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Australia defies global emissions push

The Morrison government is digging in on its 2030 emissions reduction target in defiance of a global push as Australia’s stance is criticised as unhelpful and unfortunate.

Countries have agreed to accelerate the phasing down, but not out, the use of coal after India led a push to water down the commitment at the COP26 summit in Glasgow.

Energy Minister Angus Taylor insists Australia’s record is a strong one and maintains the government will not increase its 26 to 28 per cent emissions 2030 reduction target.

“We have a process which is proven, which has delivered far more than most countries in the world in terms of emissions reductions,” he told ABC radio on Monday.

“And that process is one where we update predictions each year.”

The failure to commit to phase out coal power has been trumpeted by Nationals senator Matt Canavan as a great result for Australia’s mining industry.

“Given the fact that the agreement did not say that coal needs to be phased down or taken out, it is a big green light for us to build more coalmines,” he told the Nine Network.

But one of the architects of the Paris Agreement, Robert Orr, does not think global investors will be rushing to support coalmining in Australia or anywhere.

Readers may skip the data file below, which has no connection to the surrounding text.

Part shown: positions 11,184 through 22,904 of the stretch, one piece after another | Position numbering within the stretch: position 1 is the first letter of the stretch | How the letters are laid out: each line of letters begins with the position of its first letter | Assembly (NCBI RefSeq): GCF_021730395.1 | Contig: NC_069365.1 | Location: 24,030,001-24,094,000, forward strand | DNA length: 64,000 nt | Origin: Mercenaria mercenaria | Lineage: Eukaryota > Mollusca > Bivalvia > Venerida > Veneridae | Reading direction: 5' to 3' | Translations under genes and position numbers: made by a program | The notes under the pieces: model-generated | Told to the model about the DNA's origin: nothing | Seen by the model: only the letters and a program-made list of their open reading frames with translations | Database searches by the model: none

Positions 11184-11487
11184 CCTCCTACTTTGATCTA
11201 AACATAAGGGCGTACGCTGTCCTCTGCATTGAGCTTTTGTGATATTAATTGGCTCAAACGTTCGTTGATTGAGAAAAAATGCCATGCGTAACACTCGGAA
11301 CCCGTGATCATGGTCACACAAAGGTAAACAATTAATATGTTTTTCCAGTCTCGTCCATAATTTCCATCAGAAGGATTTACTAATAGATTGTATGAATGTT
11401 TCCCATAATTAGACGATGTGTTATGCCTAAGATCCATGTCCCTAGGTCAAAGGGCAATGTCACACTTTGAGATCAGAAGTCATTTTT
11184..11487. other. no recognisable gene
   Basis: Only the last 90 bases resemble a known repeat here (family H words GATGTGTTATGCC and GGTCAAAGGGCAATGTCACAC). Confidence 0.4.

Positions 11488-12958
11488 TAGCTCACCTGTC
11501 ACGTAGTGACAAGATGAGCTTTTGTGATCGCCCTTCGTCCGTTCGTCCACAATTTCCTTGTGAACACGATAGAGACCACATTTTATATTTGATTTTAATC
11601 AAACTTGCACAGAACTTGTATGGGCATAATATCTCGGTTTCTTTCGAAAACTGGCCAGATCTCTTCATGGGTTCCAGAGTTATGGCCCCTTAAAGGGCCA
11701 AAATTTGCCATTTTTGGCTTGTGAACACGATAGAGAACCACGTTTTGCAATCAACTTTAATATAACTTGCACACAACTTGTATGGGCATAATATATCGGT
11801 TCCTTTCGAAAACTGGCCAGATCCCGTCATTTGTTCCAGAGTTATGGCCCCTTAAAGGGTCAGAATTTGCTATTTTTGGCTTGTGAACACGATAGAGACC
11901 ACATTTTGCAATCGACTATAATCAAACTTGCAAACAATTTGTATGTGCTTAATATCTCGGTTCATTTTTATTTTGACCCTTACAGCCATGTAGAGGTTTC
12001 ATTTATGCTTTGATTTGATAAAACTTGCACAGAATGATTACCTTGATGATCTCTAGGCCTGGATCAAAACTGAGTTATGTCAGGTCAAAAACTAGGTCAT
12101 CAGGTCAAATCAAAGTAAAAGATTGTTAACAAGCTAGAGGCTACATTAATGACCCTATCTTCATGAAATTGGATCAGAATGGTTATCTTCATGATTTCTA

“It’s safe to say that the so-called Australian way to net zero was pretty heavily criticised in Glasgow by a range of parties,” the special adviser on climate change to the UN secretary-general told ABC radio.

“I’m not sure I would be trumpeting great success on this from the Australian delegation.”

The UN agreement called on countries to return the negotiation table next year to set stronger 2030 targets.

“It’s unfortunate for the Australian government or any government to dig in, around commitments currently made,” Mr Orr said.

“It’s not terribly helpful to have any government dig its heels in and say that they’re fixed with their current commitments.”

Australia has a target to achieve net zero emissions by 2050 that relies on voluntary action from the private sector.

It’s plan anticipates getting 85 per cent of the way there by 2050 and relies on “further technological improvements” to make up the gap to zero.

“The final 15 per cent … the technologies we expect to play a role, they are primarily technologies we are already investing in,” Mr Taylor said.

“They’re known, we understand them, but there’s a lot of work to be done.”

The Morrison government maintains its mid-term emissions target is fixed, but has updated its projections to an anticipated 30 to 35 per cent cut by 2030.

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